The tapes, adds Katz, are on loan from the individual collections of “the chevra” (Reb Shlomo’s students and friends — and who had more?) and are being sonically cleaned up, digitized, tracked and cross-referenced by topic in a database, before being returned to the lenders in digital format or DVD.
The project, so far, has yielded a newly published 263-page book, “Evan Shlomo” (“The Rock of Shlomo,” its Hebrew title), “The Torah Commentary of Rabbi Shlomo Carlebach” (the English title, published by Urim Publications and the Carlebach Trust); it’s made up of 84 teachings on the first six portions of Bereshit (Genesis). At the website, Carlebachlegacy.com, where one can purchase the book, “all registered chevra” (that means everybody) can sign up to receive free weekly e-mails containing Reb Shlomo’s insights for that Shabbat’s Torah reading, and links to the video archive.
Though Reb Shlomo is primarily known as the foremost composer of Jewish music, and a countercultural icon since his 1960s performances in Greenwich Village and at major folk festivals, he actually came to his musical career relatively late in life, not making his first recording until 1959 when he was 34. Before that, among the cognoscenti, he was considered a unique master of rabbinic scholarship, though this side of him came to be dwarfed by his musical reputation, an imbalance that the new project is attempting to correct.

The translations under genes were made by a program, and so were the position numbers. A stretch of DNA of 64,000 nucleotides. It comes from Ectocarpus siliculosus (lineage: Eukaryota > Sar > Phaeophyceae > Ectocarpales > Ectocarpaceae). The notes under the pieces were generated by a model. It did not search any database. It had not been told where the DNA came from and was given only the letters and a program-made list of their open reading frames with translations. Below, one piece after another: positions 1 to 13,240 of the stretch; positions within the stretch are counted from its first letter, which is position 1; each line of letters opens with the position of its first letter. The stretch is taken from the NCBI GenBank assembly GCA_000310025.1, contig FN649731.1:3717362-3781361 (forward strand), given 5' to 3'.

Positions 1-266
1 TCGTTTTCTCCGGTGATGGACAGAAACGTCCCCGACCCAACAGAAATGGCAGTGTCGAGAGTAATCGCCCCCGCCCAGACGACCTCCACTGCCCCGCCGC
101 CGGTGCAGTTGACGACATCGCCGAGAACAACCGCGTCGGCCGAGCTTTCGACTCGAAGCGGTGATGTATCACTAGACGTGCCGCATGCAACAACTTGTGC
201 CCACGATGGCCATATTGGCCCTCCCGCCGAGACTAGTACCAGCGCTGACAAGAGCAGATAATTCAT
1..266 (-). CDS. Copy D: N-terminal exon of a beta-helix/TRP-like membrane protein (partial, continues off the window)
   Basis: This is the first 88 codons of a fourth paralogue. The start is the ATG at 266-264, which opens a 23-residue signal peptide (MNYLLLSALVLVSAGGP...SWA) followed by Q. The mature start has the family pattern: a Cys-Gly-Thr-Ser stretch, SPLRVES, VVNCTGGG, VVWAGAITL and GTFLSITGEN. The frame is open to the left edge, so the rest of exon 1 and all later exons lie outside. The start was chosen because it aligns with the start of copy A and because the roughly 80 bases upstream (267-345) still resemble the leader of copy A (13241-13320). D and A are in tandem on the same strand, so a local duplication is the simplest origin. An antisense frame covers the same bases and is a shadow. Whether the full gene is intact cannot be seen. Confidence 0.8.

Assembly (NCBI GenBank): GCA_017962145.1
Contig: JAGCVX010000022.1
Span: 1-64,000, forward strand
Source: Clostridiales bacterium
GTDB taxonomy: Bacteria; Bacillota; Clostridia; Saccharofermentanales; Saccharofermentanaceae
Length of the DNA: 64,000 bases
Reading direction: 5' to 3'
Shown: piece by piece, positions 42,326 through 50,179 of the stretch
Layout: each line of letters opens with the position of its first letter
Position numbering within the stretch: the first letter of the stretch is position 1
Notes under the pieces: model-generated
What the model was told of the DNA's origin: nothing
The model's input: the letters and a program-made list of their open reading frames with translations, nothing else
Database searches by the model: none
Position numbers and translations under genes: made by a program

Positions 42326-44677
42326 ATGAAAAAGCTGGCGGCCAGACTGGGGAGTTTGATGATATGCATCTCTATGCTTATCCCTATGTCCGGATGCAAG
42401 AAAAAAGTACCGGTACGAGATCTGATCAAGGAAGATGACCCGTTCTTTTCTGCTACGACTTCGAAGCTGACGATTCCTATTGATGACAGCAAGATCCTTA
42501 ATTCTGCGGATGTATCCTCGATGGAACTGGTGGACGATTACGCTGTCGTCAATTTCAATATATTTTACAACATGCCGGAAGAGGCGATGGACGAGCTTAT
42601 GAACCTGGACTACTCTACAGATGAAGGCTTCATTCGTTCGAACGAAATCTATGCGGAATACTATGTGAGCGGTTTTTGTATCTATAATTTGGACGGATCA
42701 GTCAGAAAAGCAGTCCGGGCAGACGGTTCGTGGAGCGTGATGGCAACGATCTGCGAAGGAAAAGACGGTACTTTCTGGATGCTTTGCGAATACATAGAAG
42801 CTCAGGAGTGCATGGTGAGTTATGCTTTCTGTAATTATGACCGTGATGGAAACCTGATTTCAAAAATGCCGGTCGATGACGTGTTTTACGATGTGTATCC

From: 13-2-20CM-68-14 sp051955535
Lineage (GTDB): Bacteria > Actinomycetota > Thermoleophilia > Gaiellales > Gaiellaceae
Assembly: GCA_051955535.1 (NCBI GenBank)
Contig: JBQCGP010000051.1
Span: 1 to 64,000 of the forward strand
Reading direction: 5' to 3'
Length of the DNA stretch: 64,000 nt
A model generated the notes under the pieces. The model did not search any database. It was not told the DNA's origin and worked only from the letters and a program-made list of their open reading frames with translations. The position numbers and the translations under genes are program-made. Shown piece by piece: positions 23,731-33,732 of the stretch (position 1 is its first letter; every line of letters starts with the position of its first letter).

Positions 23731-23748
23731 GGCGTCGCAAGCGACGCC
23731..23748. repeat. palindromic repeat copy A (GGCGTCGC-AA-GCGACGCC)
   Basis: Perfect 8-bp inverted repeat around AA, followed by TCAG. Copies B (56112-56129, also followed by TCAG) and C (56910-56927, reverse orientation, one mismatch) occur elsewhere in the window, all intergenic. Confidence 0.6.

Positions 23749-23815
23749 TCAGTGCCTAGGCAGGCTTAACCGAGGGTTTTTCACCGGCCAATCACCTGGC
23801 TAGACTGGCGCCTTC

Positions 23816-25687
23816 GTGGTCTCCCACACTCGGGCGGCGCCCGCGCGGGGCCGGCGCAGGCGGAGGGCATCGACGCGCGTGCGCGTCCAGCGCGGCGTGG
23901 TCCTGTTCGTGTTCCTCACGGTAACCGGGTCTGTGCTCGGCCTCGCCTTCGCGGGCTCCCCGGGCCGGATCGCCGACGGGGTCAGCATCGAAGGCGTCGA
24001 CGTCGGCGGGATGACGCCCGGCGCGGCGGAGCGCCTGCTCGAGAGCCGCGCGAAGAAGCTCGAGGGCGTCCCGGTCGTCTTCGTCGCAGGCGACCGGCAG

“I don’t think one can really understand his songs and the davening without the [teachings and the] stories,” says Rabbi David Silber, founder and dean of the Drisha Insitutute. Reb Shlomo's approach represents “a kind of authentic chassidut that focuses on the human being as a broken but holy vessel, emphasizing the challenge of discovering or uncovering the real self who is then able to stand before God and fully empathize with a fellow human being. At the end of the day there is something deeply humanistic and democratic about his approach.”
Rabbi Silber adds, for Reb Shlomo, “Everything starts with the human condition of brokenness. I suspect that he saw his own role as a consoler of the Jewish people.”
The teachings collected in the new book, rarely identified by time or place, nevertheless present something of an autobiographical jigsaw: “I had the privilege of learning in Lakewood [N.J.] with Rav Aaron Kotler,” at the famously rigorous Beth Medrash Gevoha, says Reb Shlomo at one point. “In 1946, after the war, Rav Aaron told us that the chief rabbi of Tehran is coming to be with us in the yeshiva for Shabbos. … In Lakewood there’s a beautiful lake in the middle of the city,” and after Shabbat, after midnight, the Iranian rabbi and young Shlomo went for a walk around the lake. Reb Shlomo remembers the chief rabbi saying, “Before I tell you the story, you have to give me a tekias kaf (a binding handshake). You have to swear to me that whenever you have a chance to tell this story, you will tell this story…”